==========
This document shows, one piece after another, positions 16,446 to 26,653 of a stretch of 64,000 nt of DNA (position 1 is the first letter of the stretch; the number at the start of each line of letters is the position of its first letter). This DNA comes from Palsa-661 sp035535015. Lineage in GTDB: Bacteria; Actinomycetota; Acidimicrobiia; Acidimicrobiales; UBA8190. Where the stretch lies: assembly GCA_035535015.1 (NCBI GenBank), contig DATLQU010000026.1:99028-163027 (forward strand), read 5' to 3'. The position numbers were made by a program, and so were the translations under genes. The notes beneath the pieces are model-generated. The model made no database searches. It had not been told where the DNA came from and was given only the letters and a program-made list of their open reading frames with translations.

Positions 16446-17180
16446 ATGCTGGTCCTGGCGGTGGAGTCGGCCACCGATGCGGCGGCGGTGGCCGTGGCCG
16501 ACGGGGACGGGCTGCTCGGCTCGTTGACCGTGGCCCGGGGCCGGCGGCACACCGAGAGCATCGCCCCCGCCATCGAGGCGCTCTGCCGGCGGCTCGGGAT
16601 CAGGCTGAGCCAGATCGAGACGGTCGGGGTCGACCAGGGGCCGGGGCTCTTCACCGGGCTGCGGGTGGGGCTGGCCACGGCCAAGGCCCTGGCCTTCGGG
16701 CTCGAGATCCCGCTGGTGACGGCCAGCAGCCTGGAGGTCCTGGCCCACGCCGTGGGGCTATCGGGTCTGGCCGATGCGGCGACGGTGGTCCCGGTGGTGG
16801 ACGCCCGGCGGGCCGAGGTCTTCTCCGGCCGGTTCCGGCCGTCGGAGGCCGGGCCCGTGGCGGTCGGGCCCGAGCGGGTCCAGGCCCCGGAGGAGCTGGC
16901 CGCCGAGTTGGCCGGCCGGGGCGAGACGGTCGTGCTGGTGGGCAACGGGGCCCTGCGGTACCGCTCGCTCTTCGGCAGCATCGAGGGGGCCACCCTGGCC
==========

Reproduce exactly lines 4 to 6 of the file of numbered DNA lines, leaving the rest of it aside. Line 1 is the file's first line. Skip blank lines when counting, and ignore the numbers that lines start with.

16501 ACGGGGACGGGCTGCTCGGCTCGTTGACCGTGGCCCGGGGCCGGCGGCACACCGAGAGCATCGCCCCCGCCATCGAGGCGCTCTGCCGGCGGCTCGGGAT
16601 CAGGCTGAGCCAGATCGAGACGGTCGGGGTCGACCAGGGGCCGGGGCTCTTCACCGGGCTGCGGGTGGGGCTGGCCACGGCCAAGGCCCTGGCCTTCGGG
16701 CTCGAGATCCCGCTGGTGACGGCCAGCAGCCTGGAGGTCCTGGCCCACGCCGTGGGGCTATCGGGTCTGGCCGATGCGGCGACGGTGGTCCCGGTGGTGG